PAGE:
Why It Is Important to Tell Our Stories
There seems to be a growing interest in sharing our own personal life experiences and hearing those of others. Social media is the most obvious example of this – brief thoughts, photos, and Periscope videos give us a glimpse into the thoughts and lives of others. Even much of professionally produced content is becoming increasingly personal. Many of the chart-topping podcasts are simply people sharing anecdotal glimpses into their lives (The Moth, Strangers, Love + Radio, etc.) There have also been some really artful and beautiful personal documentaries produced recently including my favorite film of 2013 – Stories We Tell. (If you have not seen it yet, skip reading this and go watch it instead. It’s on Netflix so you have no excuse.)
Sometimes these personal storytellers are accused of being vain, narcissistic, or exhibitionist. Maybe some of them are. But for the vast majority, I think the great courage, grace, and humility it takes to share a deeply personal experience squashes any pride or hubris in the teller. It is scary to share your life with others. As a personal storyteller, you are opening up your soul to be examined by strangers who can love, hate, judge, or dismiss you as they choose.
Sharing these stories is therapeutic not just for the teller but also for the listener. We each long to be known and loved but I think we each long to know and love others as well. The sharing of a personal story is like the giving of a gift that brings joy to both the giver and the receiver. I am so honored when I hear a personal story. That someone would gift me with a piece of their history and allow me a glimpse into what makes them bold and flawed and beautiful is deeply moving to me.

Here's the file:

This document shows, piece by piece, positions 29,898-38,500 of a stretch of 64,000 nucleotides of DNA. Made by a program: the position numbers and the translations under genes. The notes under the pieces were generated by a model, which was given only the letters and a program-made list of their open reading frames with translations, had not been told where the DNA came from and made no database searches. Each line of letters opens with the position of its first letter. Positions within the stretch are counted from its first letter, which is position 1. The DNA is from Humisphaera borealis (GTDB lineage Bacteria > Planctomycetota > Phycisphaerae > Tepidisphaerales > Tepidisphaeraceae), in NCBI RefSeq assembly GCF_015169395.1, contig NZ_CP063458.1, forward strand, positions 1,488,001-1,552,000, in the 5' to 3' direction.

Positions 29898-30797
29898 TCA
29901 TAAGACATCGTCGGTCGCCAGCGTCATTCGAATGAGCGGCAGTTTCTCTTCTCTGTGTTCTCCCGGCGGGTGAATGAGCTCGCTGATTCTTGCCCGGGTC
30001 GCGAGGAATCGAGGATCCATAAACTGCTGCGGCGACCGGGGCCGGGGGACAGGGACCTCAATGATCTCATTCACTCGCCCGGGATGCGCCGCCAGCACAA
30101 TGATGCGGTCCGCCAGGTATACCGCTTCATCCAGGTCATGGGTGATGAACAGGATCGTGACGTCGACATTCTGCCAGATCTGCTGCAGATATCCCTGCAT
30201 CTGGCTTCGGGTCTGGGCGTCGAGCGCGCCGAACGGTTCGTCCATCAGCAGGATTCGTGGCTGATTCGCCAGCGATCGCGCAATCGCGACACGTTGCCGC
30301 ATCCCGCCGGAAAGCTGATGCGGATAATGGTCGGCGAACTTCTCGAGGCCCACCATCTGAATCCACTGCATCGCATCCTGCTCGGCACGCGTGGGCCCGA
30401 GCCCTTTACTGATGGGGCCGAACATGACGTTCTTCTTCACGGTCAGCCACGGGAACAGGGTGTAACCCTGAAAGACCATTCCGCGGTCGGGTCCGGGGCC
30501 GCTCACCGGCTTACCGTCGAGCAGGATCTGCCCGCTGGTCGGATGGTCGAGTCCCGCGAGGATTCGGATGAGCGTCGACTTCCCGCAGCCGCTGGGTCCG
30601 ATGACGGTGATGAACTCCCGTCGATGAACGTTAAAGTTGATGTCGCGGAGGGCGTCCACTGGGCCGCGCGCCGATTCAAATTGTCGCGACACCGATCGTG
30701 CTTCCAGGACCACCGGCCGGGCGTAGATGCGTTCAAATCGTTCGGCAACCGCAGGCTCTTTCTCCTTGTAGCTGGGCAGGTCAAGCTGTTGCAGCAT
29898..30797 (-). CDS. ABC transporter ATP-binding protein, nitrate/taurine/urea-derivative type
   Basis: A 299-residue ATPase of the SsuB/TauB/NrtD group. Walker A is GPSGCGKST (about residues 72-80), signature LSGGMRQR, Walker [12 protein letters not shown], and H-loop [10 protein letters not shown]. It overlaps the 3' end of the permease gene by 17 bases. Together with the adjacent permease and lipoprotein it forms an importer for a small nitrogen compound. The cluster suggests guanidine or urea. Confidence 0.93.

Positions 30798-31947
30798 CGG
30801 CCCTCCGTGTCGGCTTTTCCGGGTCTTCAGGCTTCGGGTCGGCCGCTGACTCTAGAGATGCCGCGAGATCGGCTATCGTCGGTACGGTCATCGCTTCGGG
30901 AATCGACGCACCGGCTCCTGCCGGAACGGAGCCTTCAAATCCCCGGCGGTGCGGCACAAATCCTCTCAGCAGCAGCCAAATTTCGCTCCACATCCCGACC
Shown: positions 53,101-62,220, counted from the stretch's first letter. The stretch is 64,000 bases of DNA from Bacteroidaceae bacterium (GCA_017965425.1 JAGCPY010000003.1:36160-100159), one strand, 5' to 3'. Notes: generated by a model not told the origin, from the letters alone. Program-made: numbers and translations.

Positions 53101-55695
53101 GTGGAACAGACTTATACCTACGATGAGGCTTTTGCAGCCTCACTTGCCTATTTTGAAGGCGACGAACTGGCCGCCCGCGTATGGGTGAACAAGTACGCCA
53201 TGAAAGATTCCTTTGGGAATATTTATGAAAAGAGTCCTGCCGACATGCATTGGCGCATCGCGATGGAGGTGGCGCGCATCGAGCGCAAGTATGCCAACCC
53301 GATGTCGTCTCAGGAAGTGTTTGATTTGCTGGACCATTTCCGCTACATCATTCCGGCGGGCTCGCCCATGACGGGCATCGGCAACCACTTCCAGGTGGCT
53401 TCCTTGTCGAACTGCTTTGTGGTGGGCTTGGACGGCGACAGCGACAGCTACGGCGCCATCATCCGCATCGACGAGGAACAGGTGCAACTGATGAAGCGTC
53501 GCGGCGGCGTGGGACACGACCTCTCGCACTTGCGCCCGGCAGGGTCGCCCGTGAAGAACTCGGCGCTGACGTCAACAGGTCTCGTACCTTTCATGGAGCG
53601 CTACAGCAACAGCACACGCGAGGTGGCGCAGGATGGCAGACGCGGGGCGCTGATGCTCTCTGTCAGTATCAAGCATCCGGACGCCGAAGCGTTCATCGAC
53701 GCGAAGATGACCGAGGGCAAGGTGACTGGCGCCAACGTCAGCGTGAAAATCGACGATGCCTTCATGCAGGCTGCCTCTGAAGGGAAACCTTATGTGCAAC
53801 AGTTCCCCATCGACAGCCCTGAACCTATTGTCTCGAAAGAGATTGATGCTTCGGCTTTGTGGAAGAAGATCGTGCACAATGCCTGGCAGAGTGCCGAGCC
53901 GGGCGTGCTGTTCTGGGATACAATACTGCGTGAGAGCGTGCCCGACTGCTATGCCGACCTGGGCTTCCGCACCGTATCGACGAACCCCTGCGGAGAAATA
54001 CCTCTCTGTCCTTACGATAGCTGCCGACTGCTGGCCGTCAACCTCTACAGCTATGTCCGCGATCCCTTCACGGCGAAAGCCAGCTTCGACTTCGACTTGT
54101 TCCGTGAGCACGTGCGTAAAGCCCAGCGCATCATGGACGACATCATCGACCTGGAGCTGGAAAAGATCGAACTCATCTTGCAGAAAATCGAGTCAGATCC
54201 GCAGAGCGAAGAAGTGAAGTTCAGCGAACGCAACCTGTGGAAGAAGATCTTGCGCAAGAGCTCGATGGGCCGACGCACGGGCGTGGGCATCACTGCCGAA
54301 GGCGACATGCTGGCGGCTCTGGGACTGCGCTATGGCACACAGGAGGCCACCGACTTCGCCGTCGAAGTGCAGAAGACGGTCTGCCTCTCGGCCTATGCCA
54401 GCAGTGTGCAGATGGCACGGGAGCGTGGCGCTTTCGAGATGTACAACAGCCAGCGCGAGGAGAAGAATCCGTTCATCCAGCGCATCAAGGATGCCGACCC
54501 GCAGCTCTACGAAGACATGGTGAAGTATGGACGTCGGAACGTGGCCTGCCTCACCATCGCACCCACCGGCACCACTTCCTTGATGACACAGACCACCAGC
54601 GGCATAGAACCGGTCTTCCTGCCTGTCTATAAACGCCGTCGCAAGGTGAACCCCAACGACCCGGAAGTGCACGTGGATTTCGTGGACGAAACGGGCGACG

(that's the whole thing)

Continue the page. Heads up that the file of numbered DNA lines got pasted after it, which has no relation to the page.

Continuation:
Even though I may not be able to relate to the specifics of each of these stories, there is some deeply human struggle underneath each of these stories that I recognize. I see the beauty. I join in laughter with their joy. Tears stream down my face when I hear the pain and confusion. Something deep in my soul resonates with the very personal experiences of others.
A friend tells me her story of dealing with infertility and navigating the ethically and emotionally complex world of fertility treatments and I think, “Yeah. Me too.” Even though I have never had to deal with fertility issues.
I hear the story of a Hassidic Jewish man who was exiled from his religious community and forbidden from seeing his family and I think, “Yeah. Me too.” Even though I am neither Jewish nor a man.
I hear the story of LGBTQ Christians trying to find their place in the Church and I think, “Yeah. Me too.” Even though I am not LGBTQ myself.
I watch the story of a woman struggling to bring together her religious and bi-racial heritage after the shocking revelation of her biological father’s real identity and I think, “Yeah. Me too.” Even though I am not bi-racial and I have never had to question my parentage.
It is so important to tell our stories. The stories we are proud of and the stories we still do not understand. The stories with happy endings and the stories we are still waiting to see how they will end. We can tell our stories over coffee, on the phone, through social media, or for the really courageous among us – on larger platforms like books, films, and podcasts. You never know who needs to hear your stories. You never know how opening up your life in even small ways can deeply resonate with and touch others. I know I have been illuminated and moved and healed by so many of your stories. Please keep telling them.